Growth in Asia is booming and with the speed of economic expansion at its current rate, it can be difficult to appropriately manage garbage and pollution. Today, China is among the top global polluters and producers of garbage. Its billion-plus population creates an unsustainable amount of garbage while using massive amounts of resources. Attempts to reconcile these factors, like waste-to-electricity plants, pose their own set of problems, the largest being the toxic byproduct created by the process, Incinerated Bottom Ash.
IBA initially seemed like an excellent alternative to other types of waste, which occupy much more space, but recent discoveries regarding its toxicity and the difficulty many landfills have containing it, has reversed such views.
This creates a conundrum, as nations around the world have come to rely on the volume minimizing advantages and electricity generated from the process. IBA Green (PIEX), may have developed a solution, as the company is currently engaged in testing the Incinerated Bottom Ash from a Singapore waste-to-energy plant. The intent, provided that the testing is successful, is to convert the toxic incinerator ash into much needed building materials. Singapore continues to develop at a rate far beyond most other nations, and the call for construction materials and energy is high while waste production continues to increase. IBA Green seeks to address all three of these issues with its patented process of stabilization and treatment of incinerator bottom ash.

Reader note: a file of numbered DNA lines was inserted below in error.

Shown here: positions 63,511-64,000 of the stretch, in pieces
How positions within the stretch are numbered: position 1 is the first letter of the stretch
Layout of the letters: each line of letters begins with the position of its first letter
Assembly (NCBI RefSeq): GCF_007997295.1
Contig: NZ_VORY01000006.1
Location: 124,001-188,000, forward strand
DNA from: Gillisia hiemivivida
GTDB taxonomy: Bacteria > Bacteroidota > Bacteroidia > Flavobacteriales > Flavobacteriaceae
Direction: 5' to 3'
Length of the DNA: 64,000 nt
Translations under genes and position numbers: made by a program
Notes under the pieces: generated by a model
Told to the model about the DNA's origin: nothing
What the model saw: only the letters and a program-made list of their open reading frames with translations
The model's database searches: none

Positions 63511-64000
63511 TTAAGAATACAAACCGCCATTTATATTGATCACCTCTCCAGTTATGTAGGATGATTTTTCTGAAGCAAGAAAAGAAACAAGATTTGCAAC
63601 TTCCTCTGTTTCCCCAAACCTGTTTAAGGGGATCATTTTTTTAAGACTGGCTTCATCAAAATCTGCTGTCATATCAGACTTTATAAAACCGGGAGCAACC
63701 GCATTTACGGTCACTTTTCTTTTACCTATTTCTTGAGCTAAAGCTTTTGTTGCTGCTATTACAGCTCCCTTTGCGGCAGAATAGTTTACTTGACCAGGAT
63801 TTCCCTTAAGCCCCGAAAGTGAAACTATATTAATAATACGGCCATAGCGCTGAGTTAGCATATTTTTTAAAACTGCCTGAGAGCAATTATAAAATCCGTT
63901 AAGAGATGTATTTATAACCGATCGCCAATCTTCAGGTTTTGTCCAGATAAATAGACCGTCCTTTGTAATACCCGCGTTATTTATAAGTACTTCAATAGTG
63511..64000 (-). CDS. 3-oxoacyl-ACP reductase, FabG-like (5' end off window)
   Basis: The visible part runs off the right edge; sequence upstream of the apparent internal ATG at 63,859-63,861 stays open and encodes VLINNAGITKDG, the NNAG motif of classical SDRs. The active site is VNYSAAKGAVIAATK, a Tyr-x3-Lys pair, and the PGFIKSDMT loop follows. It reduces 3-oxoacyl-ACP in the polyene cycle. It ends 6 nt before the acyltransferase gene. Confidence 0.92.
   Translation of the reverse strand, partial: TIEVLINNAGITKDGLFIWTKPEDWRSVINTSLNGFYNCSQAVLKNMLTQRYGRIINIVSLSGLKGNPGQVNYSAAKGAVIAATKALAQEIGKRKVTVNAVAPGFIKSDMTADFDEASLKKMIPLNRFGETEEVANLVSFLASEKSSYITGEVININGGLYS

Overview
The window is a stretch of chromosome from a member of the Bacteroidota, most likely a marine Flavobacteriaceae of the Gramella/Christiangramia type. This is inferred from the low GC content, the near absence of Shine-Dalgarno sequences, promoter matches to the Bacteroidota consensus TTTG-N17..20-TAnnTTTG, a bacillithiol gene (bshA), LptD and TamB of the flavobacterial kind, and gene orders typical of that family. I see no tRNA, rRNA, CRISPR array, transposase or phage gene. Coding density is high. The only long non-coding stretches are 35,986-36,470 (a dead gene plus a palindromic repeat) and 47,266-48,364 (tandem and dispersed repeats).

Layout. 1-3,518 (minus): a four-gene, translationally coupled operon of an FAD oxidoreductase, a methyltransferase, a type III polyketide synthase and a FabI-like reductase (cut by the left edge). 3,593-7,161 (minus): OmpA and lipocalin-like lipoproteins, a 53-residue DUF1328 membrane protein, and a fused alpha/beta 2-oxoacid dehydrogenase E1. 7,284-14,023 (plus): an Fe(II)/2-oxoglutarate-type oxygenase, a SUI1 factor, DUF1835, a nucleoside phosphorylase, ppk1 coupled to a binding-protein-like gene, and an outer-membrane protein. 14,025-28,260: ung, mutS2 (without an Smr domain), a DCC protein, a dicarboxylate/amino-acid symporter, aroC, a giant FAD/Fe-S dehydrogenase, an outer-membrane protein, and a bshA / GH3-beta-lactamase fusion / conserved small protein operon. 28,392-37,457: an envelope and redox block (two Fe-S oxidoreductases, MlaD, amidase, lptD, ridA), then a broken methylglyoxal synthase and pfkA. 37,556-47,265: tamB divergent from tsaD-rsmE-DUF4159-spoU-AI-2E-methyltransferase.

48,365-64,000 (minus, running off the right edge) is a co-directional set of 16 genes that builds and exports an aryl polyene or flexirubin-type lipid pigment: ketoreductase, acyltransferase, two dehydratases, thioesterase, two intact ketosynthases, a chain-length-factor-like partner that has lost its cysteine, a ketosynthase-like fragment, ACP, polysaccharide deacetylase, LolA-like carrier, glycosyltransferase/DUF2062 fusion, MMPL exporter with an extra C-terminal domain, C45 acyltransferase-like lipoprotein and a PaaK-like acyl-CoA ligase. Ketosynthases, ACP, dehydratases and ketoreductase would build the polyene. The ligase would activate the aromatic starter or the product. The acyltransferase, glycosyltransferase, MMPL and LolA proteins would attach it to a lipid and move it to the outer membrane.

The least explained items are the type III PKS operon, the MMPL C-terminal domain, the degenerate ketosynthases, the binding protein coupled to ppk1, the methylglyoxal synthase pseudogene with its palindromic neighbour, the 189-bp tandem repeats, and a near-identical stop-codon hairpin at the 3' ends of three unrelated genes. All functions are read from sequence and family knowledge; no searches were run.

"IBA Green's manufacturing patented technology to treat and convert incinerator bottom ash into viable and environmentally responsible construction materials is uniquely suited for the issues currently facing Singapore" said Angelo Scola, the company’s CEO.
Currently the Semakau Landfill is receiving an estimated 500,000 tons per year of Incinerated Bottom Ash at a cost of over $130 Singapore dollars per ton. The IBA Green patented treatment is designed to create a solidified product that meets standards for safe disposal and conversion. The company not only believes that the process will be fiscally beneficial for Singapore but will also help to maximize landfill space and revenue dollars for Singapore and IBA Green itself.
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